Ford Reportedly Considers Chevrolet Bolt Competitor
At the 2015 Detroit Auto Show, Chevrolet revealed the Bolt EV Concept as a "vision for an affordable, long-range all-electric vehicle" that could offer more than 200 miles of range. Chevy claimed that the compact, which showcased a number of high-tech features, could cost from around $30,000 if put into production. Now, Ford is reportedly working on a similar product, with a concept car rumored to break cover at the 2015 Los Angeles Auto Show.
That’s the word from AutoGuide, which claims Ford’s answer to the Bolt would be a brand-new, dedicated model and not just an electric vehicle based on a product that already exists in the brand’s current lineup. The source goes on to add that it will offer a similar range to the Bolt, but, other than that, there are no details. With the Chevrolet Bolt likely to arrive in dealerships in 2017, AutoGuide’s report doesn’t seem far-fetched, but, until there is some sort of official confirmation from the Blue Oval, I’m taking this information with a grain of salt.
Continue reading to learn more about Ford’s competitor for the Chevrolet Bolt.
Why it matters
Although the report doesn’t include a source for the story, a Bolt-sized electric car is an idea that’s already on Ford’s drawing board. With more and more manufacturers committing to electrification, the Blue Oval is virtually forced to jump on the EV bandwagon with a dedicated vehicle. More so considering its current lineup includes only the Focus Electric and a range of hybrids based on the Fusion and the C-Max.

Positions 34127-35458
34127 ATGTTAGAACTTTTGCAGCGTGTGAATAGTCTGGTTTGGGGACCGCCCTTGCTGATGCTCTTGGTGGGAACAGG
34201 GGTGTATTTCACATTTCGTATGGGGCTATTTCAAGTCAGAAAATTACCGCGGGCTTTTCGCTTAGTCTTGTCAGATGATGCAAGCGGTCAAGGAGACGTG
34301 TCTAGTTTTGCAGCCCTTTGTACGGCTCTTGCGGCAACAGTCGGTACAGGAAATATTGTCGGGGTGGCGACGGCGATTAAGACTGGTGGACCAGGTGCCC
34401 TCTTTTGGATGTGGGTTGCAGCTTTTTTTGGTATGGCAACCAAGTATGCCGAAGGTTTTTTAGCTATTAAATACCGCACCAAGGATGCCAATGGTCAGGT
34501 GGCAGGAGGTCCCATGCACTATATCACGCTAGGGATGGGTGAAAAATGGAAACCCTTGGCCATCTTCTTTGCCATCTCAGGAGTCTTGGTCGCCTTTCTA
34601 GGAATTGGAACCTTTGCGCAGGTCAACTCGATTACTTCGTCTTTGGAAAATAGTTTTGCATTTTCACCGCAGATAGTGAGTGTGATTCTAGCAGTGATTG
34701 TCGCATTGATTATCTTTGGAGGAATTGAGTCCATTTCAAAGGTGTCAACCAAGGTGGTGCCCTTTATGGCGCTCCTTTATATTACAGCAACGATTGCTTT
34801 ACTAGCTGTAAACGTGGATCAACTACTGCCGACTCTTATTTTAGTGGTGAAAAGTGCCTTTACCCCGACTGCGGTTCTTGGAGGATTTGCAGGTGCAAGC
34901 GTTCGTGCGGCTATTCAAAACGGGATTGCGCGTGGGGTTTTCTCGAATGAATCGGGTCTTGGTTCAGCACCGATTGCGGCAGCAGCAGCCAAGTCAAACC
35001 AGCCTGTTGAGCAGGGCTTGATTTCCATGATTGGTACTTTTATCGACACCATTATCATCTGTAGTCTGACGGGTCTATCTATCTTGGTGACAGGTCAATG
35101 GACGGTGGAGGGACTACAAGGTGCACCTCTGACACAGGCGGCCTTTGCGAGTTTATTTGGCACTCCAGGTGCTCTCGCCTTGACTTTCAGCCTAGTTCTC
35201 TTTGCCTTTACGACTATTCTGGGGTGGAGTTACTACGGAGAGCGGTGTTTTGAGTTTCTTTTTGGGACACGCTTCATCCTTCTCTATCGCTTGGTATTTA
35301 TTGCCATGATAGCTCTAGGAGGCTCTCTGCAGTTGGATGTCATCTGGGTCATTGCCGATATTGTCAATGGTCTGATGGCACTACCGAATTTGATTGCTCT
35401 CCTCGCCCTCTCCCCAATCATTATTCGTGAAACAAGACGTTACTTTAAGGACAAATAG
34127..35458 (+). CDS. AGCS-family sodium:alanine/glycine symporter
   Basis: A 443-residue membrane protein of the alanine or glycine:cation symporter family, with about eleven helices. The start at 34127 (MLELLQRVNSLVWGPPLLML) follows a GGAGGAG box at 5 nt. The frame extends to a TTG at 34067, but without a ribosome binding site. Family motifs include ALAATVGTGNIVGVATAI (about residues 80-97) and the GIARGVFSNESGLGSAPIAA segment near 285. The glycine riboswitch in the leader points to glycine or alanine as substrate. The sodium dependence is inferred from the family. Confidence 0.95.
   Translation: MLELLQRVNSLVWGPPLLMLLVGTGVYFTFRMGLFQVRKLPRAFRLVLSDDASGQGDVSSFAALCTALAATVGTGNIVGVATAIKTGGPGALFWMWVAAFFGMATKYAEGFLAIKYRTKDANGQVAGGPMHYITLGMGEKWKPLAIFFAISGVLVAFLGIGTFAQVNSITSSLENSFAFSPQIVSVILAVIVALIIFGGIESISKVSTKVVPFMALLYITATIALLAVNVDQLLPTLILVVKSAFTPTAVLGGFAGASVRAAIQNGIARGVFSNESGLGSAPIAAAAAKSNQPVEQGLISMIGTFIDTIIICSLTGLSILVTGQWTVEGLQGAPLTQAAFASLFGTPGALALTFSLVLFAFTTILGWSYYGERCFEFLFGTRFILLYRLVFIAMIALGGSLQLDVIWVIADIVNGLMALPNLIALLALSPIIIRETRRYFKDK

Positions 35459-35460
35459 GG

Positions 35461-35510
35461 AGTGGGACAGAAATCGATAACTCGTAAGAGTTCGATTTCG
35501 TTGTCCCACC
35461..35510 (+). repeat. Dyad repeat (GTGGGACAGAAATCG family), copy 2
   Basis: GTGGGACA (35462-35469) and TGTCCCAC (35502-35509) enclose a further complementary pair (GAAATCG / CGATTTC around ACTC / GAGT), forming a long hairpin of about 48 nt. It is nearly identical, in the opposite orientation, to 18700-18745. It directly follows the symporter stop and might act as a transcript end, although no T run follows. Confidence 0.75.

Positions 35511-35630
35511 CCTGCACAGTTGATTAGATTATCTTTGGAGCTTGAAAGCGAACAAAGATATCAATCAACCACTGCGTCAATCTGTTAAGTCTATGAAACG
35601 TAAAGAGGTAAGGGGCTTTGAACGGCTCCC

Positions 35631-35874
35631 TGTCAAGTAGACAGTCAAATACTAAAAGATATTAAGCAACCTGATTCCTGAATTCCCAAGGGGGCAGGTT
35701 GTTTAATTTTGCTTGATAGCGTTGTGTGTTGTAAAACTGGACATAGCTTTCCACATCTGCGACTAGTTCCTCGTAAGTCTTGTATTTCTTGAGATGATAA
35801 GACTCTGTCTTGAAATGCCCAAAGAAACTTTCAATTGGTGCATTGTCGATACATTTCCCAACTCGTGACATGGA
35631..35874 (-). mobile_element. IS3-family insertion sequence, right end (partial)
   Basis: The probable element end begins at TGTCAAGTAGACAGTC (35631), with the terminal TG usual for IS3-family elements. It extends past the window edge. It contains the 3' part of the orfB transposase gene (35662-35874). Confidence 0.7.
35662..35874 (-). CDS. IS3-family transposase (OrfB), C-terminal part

Designed as a lightweight, five-door hatchback with tall proportions, the Bolt EV Concept uses materials like aluminum, magnesium, and carbon fiber in its construction. The styling is both modern and practical, combining an aerodynamic shape, large windows for enhanced visibility, LED technology for the headlamps and taillights, and fashionable cues all around. The interior is clean yet modern and focuses on up-to-date technology, including a 10-inch touchscreen for a dedicated app, smartphone integration, and a self-parking feature.
Chevy didn’t provide any actual details about the drivetrain except for the 200-mole range, but it did say "drivers will be able to select operating modes designed around preferred driving styles such as daily commuting and spirited weekend cruising, for uncompromising electric driving." The concept is also designed to support fast charging, a feature that should make it on the production car.